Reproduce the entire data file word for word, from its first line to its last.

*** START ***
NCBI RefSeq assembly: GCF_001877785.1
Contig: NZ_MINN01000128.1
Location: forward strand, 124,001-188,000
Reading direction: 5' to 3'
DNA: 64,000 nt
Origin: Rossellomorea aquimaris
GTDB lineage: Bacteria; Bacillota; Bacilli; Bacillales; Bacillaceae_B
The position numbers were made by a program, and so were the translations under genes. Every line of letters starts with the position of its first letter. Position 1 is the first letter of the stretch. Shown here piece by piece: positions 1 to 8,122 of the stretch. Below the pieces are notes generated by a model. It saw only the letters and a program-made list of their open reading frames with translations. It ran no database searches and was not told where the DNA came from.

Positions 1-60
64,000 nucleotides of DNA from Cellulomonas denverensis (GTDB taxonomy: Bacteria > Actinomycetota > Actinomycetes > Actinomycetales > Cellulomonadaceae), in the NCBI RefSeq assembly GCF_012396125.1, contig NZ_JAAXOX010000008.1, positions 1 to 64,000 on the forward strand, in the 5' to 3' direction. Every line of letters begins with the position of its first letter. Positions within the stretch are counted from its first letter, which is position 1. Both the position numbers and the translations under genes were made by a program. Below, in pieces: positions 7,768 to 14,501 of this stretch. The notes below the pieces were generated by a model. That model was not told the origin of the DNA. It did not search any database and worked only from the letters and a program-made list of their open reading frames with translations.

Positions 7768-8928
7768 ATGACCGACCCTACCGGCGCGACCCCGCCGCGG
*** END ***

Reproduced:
NCBI RefSeq assembly: GCF_001877785.1
Contig: NZ_MINN01000128.1
Location: forward strand, 124,001-188,000
Reading direction: 5' to 3'
DNA: 64,000 nt
Origin: Rossellomorea aquimaris
GTDB lineage: Bacteria; Bacillota; Bacilli; Bacillales; Bacillaceae_B
The position numbers were made by a program, and so were the translations under genes. Every line of letters starts with the position of its first letter. Position 1 is the first letter of the stretch. Shown here piece by piece: positions 1 to 8,122 of the stretch. Below the pieces are notes generated by a model. It saw only the letters and a program-made list of their open reading frames with translations. It ran no database searches and was not told where the DNA came from.

Positions 1-60
64,000 nucleotides of DNA from Cellulomonas denverensis (GTDB taxonomy: Bacteria > Actinomycetota > Actinomycetes > Actinomycetales > Cellulomonadaceae), in the NCBI RefSeq assembly GCF_012396125.1, contig NZ_JAAXOX010000008.1, positions 1 to 64,000 on the forward strand, in the 5' to 3' direction. Every line of letters begins with the position of its first letter. Positions within the stretch are counted from its first letter, which is position 1. Both the position numbers and the translations under genes were made by a program. Below, in pieces: positions 7,768 to 14,501 of this stretch. The notes below the pieces were generated by a model. That model was not told the origin of the DNA. It did not search any database and worked only from the letters and a program-made list of their open reading frames with translations.

Positions 7768-8928
7768 ATGACCGACCCTACCGGCGCGACCCCGCCGCGG